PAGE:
Out of all the Girl trends, Girl Dinner garnered the most popularity. Creating a snack platter comprising ingredients, bits, and pieces haphazardly thrown together holds a noticeable appeal. It can be seen as a declaration of independence: assembling—not even cooking—a one-person meal for oneself and nobody else. The Girl in Girl Dinner stands, in line with Wasserman (2016), for a freedom to be found within femininity, unbound from responsibilities owed to others.
Girl trends, then, on the individual level, can be seen as an assertion of personal identity, of a life lived for herself. Calling oneself a girl rather than a woman, even if age suggests belonging to the latter category, is in keeping with the sociolinguistic notion of self-categorisation and the fluctuating social meaning of both those words. Here, the term Girl should be understood not as its dictionary definition but rather as an expression of gender identity that combines femininity and independence, which, unfortunately, as a result, positions the concept of womanhood in direct opposition to that assertion. From this point of view, they cannot be said to be feminists in their own right. Conflating trends such as Girl Dinner with feminism as a social movement may lead to falling into the postfeminist trap again—looking for empowerment where there is none to be found. Enjoying a girl dinner or a hot-girl walk will never end gender inequality. However, the postfeminist vision will claim the opposite—not doing those things or working to better oneself as a woman are the only obstacles to achieving broadly defined societal success of the same scale as one’s male counterparts, which effectively leads to ignoring the genuine societal barriers and internalised biases that make this feat that much harder. If the barriers are ignored and made invisible, they cannot be tackled.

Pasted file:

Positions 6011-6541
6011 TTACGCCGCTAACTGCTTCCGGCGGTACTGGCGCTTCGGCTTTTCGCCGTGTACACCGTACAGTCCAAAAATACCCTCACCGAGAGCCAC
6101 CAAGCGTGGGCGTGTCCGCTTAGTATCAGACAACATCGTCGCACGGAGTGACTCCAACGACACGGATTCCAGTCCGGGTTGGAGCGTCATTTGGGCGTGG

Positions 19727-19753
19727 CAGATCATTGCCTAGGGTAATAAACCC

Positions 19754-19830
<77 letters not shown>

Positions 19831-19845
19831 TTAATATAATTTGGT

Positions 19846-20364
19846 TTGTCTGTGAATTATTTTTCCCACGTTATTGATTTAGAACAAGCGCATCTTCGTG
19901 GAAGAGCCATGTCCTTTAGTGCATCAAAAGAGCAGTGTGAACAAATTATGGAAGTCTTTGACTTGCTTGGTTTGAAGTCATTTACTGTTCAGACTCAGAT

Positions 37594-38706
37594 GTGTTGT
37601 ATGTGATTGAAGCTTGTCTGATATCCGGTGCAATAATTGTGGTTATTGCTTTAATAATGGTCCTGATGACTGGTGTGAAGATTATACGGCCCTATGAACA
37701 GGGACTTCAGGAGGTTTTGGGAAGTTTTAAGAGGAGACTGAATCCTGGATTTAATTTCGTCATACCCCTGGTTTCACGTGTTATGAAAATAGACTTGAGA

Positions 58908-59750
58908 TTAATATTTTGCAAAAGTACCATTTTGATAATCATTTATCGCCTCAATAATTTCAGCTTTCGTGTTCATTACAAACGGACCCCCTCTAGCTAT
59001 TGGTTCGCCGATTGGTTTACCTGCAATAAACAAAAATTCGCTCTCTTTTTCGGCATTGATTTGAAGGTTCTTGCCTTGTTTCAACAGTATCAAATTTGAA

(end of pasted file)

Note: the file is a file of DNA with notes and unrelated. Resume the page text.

I argue that this rage for all things Girl, rather than being seen as the be-all and end-all of modern feminism, should indicate that there is a problem to be addressed and work to be done to resignify the term Woman and womanhood to mean something else than an erasure of self (Wasserman, 2016). Individual action will never sufficiently realise this task. The fact that these trends become increasingly prominent on social media suggests that the underlying sentiment embodied by the term Girl is recognised by many. If one can see it as a starting point for a cultural feminist movement rather than the end solution, one may begin to pull at the veil of postfeminism and engage with it more critically.
To conclude, the Girl trends seem to indicate a need to express individual gender identity that allows for both femininity and independence, which, due to social contexts and biases, cannot be realised by the conception of womanhood. Additionally, viewing those
trends as signalling feminism and not an expression of gender identity leads to conflating those two and diminishing the visibility of the need for feminism as a social movement and not only as an individualistic feat.